CVS Health to expand focus on helping people quit smoking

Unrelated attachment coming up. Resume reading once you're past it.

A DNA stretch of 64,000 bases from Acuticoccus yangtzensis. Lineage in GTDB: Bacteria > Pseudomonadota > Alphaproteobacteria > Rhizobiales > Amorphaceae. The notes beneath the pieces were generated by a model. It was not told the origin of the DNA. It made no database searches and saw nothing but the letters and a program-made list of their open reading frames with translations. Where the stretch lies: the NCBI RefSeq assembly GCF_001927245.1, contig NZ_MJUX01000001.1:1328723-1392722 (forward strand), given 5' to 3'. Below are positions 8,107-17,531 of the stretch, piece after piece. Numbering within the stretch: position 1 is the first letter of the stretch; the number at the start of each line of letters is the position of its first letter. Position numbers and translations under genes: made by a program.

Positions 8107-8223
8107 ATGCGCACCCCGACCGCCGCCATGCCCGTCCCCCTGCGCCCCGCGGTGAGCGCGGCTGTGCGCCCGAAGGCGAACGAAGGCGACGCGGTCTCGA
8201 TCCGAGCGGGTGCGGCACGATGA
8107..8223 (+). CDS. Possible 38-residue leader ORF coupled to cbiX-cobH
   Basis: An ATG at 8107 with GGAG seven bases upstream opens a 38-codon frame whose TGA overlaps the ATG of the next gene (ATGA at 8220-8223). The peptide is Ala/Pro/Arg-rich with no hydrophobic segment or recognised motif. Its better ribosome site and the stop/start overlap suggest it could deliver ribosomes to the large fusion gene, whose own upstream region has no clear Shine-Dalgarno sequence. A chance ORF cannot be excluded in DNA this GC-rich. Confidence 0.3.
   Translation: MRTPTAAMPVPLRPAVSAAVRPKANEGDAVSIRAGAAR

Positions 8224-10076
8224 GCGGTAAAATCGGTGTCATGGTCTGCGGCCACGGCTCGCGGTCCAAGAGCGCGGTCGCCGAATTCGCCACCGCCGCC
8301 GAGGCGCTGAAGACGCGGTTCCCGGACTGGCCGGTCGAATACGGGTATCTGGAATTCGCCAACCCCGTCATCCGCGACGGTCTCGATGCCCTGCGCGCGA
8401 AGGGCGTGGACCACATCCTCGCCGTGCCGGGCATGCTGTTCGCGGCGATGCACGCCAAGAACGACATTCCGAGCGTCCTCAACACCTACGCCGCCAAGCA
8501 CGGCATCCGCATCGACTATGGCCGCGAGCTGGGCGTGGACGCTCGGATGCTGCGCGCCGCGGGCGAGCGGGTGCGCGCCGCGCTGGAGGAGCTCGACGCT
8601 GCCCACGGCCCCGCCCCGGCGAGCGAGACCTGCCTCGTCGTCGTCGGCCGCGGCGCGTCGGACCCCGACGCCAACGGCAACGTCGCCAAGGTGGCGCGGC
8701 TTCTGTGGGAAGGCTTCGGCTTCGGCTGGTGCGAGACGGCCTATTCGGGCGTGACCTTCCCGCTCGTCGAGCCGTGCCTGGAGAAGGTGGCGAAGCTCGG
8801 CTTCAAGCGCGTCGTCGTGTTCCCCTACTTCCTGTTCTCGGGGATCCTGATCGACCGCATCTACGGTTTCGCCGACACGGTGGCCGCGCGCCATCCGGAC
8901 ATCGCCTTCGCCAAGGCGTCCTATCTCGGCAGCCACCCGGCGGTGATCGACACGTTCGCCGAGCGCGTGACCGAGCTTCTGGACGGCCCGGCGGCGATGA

CVS Health announced it is expanding its focus on helping people quit smoking. Be The First, the five-year, $50M dollar initiative by the company and the CVS Health Foundation to help create the first tobacco-free generation, is tackling the growing challenge of youth vaping with additional investments and new partners, like Discovery Education and the National Medical Association. The company is also bringing its smoking cessation expertise to areas across its businesses, with an expanded focus in 2020 on increasing effective smoking cessation approaches in Medicaid plans, including in Aetna Better Health managed Medicaid plans and together with CVS Caremark clients interested in creating or expanding smoking cession efforts for their Medicaid members. Also, the Aetna Foundation is pledging an additional $2M to provide educational materials and tools to prevent smoking and vaping to thousands of clinicians who are part of such organizations as the American Academy of Pediatrics, the National Medical Association, the National Hispanic Medical Association and the National Association of School Nurses. This funding builds on a $10M commitment Be The First made earlier this year to combat vaping. Through that effort, the CVS Health Foundation, with partners like Discovery Education and the CATCH Global Foundation, is creating an educational curriculum on the dangers of vaping that will be made available to every school district in the U.S., with additional resources being made available to parents at no cost. These anti-vaping initiatives strengthen the accomplishments of the Be The First program to date, including reaching nearly 13M young people, helping more than 200 colleges and universities in their efforts to go tobacco-free, and funding the first-ever vaping cessation program in partnership with the Truth Initiative. As the company looks to 2020, it plans to expand its tobacco-cessation efforts in the Medicaid program, where smoking rates are considerably higher than among all adults. According to the U.S. Centers for Disease Control and Prevention, 25.3% of Medicaid enrollees smoke, compared to 11.8 % of people enrolled in private insurance.